TTEC Consulting recently conducted a research study of 115 financial services sales leaders from around the world. The research found that 50 percent of respondents said culture was critical for overall team performance and a whopping 96 percent said it was important. But what’s really alarming is that five years after the crisis, less than a third of respondents feel their organizations currently have the right culture. The study also was very self-reflective -- only 54 percent of respondents said their colleagues have the right mix of attributes to be great sales leaders. There is clearly room for improvement when it comes to leading successful sales cultures.
So how can sales leaders in the financial services sector stand out and create high-performing sales cultures? Three key traits emerged from the study: emotional intelligence, relationship-building skills, and building employee trust as a motivator. They illustrate that a personal touch and humanity can go a long way to develop effective leadership.
Emotional intelligence (EQ) is all about self-awareness, managing your emotions, and handling relationships with empathy. Before the financial crisis, little EQ was needed for success. Sales culture could be best described as “order taking." The markets were skyrocketing and there was so much business up for grabs. Sales teams didn’t have to understand clients, treat them well, behave with integrity, or be exceptional to smash sales targets. If we think of culture as how employees behave when no-one is looking, then it’s easy to see how non-client-centric cultures develop in large, numbers-focused firms. It’s easier to hide behind the numbers, especially if you are producing significant amounts of revenue.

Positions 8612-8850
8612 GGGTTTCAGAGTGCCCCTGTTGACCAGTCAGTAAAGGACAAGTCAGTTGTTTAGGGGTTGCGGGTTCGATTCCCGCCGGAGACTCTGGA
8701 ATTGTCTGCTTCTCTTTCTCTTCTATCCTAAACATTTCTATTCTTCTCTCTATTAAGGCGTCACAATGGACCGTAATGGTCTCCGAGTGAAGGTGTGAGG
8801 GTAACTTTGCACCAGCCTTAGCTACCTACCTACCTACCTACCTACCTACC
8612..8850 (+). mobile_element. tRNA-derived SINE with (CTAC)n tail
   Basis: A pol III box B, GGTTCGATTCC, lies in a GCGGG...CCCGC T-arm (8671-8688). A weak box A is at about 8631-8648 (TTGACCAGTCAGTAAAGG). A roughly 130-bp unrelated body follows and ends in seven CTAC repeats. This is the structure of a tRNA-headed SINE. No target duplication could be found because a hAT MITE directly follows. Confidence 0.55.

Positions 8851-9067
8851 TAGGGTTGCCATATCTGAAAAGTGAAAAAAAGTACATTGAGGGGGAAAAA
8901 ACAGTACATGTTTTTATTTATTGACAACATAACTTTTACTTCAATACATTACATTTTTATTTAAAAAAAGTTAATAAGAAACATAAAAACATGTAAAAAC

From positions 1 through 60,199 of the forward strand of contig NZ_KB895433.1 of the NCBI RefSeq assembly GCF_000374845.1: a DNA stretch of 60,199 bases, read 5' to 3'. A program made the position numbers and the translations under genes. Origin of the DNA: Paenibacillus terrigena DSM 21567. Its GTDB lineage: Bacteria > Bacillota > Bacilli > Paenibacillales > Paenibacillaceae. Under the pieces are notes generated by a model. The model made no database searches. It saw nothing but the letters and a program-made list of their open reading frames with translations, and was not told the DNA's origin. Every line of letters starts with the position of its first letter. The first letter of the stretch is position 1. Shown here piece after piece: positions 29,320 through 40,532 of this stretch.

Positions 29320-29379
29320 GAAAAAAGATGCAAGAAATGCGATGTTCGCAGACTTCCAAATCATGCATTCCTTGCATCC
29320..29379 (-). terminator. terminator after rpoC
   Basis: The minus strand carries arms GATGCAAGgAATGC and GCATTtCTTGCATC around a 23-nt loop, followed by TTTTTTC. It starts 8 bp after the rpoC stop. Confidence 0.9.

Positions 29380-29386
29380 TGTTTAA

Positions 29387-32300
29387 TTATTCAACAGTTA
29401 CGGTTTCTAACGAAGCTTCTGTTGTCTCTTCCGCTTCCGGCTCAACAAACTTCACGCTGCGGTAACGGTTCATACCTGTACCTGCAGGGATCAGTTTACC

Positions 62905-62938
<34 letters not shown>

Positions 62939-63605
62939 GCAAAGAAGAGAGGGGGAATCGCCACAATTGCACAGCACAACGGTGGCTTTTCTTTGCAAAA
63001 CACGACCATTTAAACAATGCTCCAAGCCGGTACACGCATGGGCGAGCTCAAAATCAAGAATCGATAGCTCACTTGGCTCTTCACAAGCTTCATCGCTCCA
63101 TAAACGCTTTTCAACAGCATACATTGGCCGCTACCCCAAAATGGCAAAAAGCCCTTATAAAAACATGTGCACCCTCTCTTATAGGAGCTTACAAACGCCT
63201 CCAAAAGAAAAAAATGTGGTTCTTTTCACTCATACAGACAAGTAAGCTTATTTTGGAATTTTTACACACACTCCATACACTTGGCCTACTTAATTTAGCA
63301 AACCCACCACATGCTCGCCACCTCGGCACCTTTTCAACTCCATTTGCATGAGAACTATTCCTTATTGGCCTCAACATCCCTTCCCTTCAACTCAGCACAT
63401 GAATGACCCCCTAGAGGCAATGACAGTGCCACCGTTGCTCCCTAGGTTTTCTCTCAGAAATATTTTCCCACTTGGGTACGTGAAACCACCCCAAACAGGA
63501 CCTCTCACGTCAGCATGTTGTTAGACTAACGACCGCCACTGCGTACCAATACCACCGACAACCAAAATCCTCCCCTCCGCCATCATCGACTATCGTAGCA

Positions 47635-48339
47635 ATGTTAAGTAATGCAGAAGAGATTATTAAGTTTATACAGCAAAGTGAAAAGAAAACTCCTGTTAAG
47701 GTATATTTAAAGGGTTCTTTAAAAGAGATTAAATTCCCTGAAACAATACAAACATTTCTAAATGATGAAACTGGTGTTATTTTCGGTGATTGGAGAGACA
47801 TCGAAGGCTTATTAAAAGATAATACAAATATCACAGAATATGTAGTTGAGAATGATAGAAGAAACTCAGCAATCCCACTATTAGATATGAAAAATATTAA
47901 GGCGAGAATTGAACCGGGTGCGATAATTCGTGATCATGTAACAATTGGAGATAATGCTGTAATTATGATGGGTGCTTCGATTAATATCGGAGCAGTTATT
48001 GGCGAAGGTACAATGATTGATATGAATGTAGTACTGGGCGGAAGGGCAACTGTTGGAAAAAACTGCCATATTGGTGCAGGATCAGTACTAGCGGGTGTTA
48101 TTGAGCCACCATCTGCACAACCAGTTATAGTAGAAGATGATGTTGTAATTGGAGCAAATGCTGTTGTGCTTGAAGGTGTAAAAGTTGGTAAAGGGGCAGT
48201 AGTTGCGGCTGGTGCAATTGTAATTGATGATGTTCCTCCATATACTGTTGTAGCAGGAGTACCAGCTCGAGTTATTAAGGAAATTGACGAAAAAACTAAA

However, once the crisis hit, the situation dramatically changed. Most sales professionals and leaders behaved like deer in headlights. Successful leaders changed to a client-focused approach based on high emotional intelligence. Those who couldn't adapt are lagging woefully behind.
What’s not surprising is that our research identified that the single most important leadership skill is the ability to build relationships – more than 60 percent of respondents put it in their top five list. What’s worrisome is that this is the same skill that respondents thought was most lacking.
Motivating your team was cited by 23 percent of respondents as the most important driver of a successful sales culture, and 76 percent put the factor in their top five list. And while salary and other financial incentives are important, the survey identified that the biggest motivator is trust in the company and its leadership.
To build this level of trust, we suggest that sales leaders:
- Dedicate 100 percent of their energy to managing, coaching, and leading their teams to unlock potential and drive performance.
- Measure and reward performance based on a combination of both hard metrics and values-based behaviors – balance what you achieve with how you achieved it.
- Change how and whom they recruit. The best sales leaders recruit on a combination of competence, attitude, and values.
What this all means is that sales leaders will need a skillset refresh to become socially and self-aware trusted advisors that lead by example. The more humanity you bring to your business, the more successful it will be.
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